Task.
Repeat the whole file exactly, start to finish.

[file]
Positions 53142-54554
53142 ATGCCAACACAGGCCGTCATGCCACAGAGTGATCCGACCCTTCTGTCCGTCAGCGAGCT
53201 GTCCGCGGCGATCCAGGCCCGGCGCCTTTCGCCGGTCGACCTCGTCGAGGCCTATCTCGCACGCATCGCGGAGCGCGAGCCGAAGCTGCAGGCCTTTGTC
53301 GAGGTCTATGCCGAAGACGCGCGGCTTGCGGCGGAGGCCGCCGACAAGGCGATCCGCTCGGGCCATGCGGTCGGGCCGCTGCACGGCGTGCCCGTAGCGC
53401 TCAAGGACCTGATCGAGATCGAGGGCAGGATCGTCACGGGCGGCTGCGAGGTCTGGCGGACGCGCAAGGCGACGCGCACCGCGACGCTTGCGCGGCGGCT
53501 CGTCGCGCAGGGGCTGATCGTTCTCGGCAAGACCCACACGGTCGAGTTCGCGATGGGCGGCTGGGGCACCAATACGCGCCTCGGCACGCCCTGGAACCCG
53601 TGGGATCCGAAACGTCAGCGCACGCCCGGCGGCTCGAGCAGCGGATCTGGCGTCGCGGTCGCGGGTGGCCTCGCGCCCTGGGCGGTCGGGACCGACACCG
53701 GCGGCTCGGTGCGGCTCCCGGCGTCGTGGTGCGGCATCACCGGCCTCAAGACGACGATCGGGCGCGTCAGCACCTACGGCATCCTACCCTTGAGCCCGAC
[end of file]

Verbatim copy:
Positions 53142-54554
53142 ATGCCAACACAGGCCGTCATGCCACAGAGTGATCCGACCCTTCTGTCCGTCAGCGAGCT
53201 GTCCGCGGCGATCCAGGCCCGGCGCCTTTCGCCGGTCGACCTCGTCGAGGCCTATCTCGCACGCATCGCGGAGCGCGAGCCGAAGCTGCAGGCCTTTGTC
53301 GAGGTCTATGCCGAAGACGCGCGGCTTGCGGCGGAGGCCGCCGACAAGGCGATCCGCTCGGGCCATGCGGTCGGGCCGCTGCACGGCGTGCCCGTAGCGC
53401 TCAAGGACCTGATCGAGATCGAGGGCAGGATCGTCACGGGCGGCTGCGAGGTCTGGCGGACGCGCAAGGCGACGCGCACCGCGACGCTTGCGCGGCGGCT
53501 CGTCGCGCAGGGGCTGATCGTTCTCGGCAAGACCCACACGGTCGAGTTCGCGATGGGCGGCTGGGGCACCAATACGCGCCTCGGCACGCCCTGGAACCCG
53601 TGGGATCCGAAACGTCAGCGCACGCCCGGCGGCTCGAGCAGCGGATCTGGCGTCGCGGTCGCGGGTGGCCTCGCGCCCTGGGCGGTCGGGACCGACACCG
53701 GCGGCTCGGTGCGGCTCCCGGCGTCGTGGTGCGGCATCACCGGCCTCAAGACGACGATCGGGCGCGTCAGCACCTACGGCATCCTACCCTTGAGCCCGAC